Matt Drudge has Al Gore's speech from yesterday. It really is hard to take seriously a man who would imply that the Patriot Act and the incarceration of enemy combatants and suspected terrorists is a greater threat to democracy than terrorism itself. I wonder if the people in the World Trade Towers, seeing those planes coming toward them, would have agreed. This criticism of the Bush administration is coming, moreover, from a man who served as vice president in an administration which secretly collected confidential FBI files on anyone deemed a political threat. Al Gore called the president responsible for this invasion of privacy one of the greatest presidents of the twentieth century.
In his speech Mr. Gore referred to "America's strategic catastrophe in Iraq". How can anyone at this point honestly call Iraq a strategic catastrophe? It may ultimately turn out badly, but indications at present point to the Iraqis as being, by almost any measure, better off than at anytime in the last twenty years. See Belmont Club for a much more trenchant analysis of our strategic position in Iraq and Chrenkoff for a sweeping picture of the military, economic, and social situation in Iraq.
Mr. Gore proceeds, exhibiting profound symptoms of short term memory loss: "President Bush is now intentionally misleading the American people by continuing to aggressively and brazenly assert a linkage between al Qaeda and Saddam Hussein," he scoffs, even as the evidence mounts that Mr. Bush was correct (see here and here) that Saddam was indeed plotting terror attacks against the U.S.
Parenthetically, it seems that whether the terrorists actually call themselves al Qaida or not is irrelevant, especially to their victims. Why Mr. Gore and others are so obsessed with this point escapes me. One doubts whether Paul Johnson and Nicholas Berg really cared whether the orcs who were sawing their heads off were actually members of a group called al Qaida or some other group of psychopaths. The term al Qaida has come to be a generic designator for terrorists in general and the Bush spokespeople may have been using the term in that sense. I don't know why that little molehill should be elevated into such a mountain.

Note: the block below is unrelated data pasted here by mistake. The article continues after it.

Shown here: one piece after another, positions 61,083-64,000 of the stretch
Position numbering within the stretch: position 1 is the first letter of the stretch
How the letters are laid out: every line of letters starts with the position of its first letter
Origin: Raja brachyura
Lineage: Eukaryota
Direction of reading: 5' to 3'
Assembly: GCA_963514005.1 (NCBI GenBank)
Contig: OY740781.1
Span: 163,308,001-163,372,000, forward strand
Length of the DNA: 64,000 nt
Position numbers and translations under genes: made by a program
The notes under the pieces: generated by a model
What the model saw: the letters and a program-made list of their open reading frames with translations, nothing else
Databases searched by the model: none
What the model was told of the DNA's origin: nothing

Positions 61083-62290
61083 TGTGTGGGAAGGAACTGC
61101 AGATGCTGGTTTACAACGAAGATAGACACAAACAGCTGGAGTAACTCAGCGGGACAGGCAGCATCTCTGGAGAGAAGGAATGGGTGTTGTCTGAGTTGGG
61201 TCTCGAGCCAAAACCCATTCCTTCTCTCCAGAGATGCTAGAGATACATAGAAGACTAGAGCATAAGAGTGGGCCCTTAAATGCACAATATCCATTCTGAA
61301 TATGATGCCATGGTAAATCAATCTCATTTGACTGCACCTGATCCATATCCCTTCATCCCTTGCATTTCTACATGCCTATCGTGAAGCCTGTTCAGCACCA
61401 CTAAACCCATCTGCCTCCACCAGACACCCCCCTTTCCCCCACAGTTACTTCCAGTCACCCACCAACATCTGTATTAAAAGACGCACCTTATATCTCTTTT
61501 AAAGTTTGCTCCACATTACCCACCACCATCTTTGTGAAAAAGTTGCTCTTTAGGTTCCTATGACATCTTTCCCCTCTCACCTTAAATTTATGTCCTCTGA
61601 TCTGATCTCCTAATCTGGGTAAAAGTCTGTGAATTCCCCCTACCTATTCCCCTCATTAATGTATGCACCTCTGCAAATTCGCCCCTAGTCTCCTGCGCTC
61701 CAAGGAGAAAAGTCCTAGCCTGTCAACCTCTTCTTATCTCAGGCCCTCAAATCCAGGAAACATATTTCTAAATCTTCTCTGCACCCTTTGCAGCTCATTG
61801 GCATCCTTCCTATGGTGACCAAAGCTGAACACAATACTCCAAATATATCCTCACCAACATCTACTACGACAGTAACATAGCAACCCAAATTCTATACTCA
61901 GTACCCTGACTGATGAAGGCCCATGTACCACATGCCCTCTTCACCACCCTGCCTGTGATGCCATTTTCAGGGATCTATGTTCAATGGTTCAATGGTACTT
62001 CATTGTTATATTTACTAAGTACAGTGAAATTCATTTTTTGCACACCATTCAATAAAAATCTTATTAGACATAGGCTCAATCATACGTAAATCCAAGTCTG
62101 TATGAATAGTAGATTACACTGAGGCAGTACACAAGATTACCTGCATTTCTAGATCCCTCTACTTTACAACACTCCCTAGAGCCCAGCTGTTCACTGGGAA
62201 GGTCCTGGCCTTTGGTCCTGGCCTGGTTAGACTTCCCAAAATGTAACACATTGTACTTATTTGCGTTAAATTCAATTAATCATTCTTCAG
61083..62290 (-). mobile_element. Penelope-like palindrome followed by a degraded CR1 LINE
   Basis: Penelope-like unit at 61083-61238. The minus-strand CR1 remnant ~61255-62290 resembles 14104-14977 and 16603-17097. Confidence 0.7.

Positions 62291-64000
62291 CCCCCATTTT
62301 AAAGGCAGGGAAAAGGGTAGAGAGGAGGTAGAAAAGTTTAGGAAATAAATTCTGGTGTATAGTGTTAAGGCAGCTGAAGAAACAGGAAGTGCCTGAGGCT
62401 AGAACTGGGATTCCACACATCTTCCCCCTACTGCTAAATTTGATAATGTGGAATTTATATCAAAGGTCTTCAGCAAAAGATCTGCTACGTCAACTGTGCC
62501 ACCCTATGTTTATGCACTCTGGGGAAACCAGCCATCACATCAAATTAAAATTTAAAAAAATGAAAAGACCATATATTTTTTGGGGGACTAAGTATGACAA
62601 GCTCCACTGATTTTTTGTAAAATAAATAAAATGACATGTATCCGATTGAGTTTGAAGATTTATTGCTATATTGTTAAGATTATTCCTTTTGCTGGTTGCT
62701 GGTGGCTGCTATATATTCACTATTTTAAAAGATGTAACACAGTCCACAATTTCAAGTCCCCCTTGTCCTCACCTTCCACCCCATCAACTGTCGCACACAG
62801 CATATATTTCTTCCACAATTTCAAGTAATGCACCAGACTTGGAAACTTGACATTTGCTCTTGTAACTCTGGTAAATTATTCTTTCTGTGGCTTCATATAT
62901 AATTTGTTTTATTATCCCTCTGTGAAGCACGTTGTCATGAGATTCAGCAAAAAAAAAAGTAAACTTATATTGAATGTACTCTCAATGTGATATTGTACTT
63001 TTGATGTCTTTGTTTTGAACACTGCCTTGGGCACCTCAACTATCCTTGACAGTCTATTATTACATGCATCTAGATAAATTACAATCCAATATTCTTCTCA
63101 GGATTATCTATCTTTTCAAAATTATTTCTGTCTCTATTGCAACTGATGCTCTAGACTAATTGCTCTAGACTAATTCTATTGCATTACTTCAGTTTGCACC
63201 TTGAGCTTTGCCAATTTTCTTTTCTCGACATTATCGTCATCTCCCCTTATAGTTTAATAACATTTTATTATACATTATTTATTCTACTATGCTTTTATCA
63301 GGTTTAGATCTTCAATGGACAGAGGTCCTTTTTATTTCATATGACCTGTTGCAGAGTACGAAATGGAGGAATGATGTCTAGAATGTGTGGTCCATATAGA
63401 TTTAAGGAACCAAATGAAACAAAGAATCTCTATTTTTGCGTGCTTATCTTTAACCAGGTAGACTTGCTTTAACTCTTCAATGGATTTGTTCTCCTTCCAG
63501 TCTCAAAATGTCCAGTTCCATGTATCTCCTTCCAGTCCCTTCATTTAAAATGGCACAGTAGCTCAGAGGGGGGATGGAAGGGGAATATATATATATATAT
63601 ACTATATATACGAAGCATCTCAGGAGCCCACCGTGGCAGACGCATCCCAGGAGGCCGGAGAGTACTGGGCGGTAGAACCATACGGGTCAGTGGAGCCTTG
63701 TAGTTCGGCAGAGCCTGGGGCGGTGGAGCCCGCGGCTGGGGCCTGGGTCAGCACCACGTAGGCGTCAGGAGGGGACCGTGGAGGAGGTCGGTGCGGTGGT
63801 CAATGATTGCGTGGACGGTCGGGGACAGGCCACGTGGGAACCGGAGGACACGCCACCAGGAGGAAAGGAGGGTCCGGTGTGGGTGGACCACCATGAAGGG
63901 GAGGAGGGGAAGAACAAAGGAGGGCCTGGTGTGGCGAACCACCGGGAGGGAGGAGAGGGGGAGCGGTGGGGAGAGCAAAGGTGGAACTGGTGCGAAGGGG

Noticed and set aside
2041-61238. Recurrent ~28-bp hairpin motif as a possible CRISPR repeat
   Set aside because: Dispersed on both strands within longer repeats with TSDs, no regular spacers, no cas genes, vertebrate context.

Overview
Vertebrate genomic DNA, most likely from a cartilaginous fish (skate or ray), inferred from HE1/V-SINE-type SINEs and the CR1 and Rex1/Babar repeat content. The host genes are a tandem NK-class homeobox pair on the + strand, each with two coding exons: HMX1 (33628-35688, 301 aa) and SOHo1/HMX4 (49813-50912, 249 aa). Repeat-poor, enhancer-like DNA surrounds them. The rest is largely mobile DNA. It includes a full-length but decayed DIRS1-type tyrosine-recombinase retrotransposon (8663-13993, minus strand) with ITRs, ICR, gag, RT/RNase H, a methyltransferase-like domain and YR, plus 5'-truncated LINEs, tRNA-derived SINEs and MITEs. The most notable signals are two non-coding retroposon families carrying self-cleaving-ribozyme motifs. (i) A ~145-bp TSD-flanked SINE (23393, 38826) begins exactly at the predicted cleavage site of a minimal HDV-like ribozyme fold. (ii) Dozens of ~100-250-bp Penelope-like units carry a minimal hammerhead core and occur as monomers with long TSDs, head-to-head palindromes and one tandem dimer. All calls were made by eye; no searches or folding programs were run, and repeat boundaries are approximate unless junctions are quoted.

Mr. Gore continues: "If he is not lying, if they genuinely believe that, that makes them unfit in battle with al Qaeda. If they believe these flimsy scraps, then who would want them in charge? Are they too dishonest or too gullible? Take your pick." The former VP, however, needs to check his own previous speeches before making such intemperate remarks. Power Line has done the research and here's what they turned up:
Mr. Gore, throwing shame to the winds, added this: "The last time we had a president who had the idea that he was above the law was ... Richard Nixon...."
Actually, the last time we had a president who thought he was above the law was about six years ago when Mr. Clinton thought he should be able to perjure himself and bend campaign finance laws with impunity. Mr. Clinton, recall, is the man Mr. Gore obsequiously named one of the best presidents of the twentieth century.
Finally, Mr. Gore builds toward a denouement: "The two top Justice Department officials under President Nixon, Elliot Richardson and William Ruckelshaus, turned out to be men of great integrity, and even though they were loyal Republicans, they were more loyal to the constitution and resigned on principle rather than implement what they saw as abuses of power by Nixon."
This raises a question. If this is, indeed, what men of honor do, why didn't Mr. Gore himself resign from the Clinton administration when it became obvious that Mr. Clinton had committed perjury?
Mr. Gore's speech was a screed. There were no positive proposals as to what should be done on the war on terror, no policy suggestions for handling terrorist suspects, no specific evidence to support the allegations he makes. The whole thing amounts to squeezing one's eyes tight shut, clenching one's fists and teeth and hissing, "Bush is evil" over and over until the mindless audience, mesmerized by the mantra, goes wild with approbation.
With every appearance Mr. Gore diminishes himself as a serious spokesperson for the Democrat party. He has transmogrified himself into the incredible shrinking man. He seems to have accepted the unseemly role of keeping Howard Dean's followers in the Kerry fold while Kerry pretends to be a more moderate, well-reasoned voice within the party. What a circus.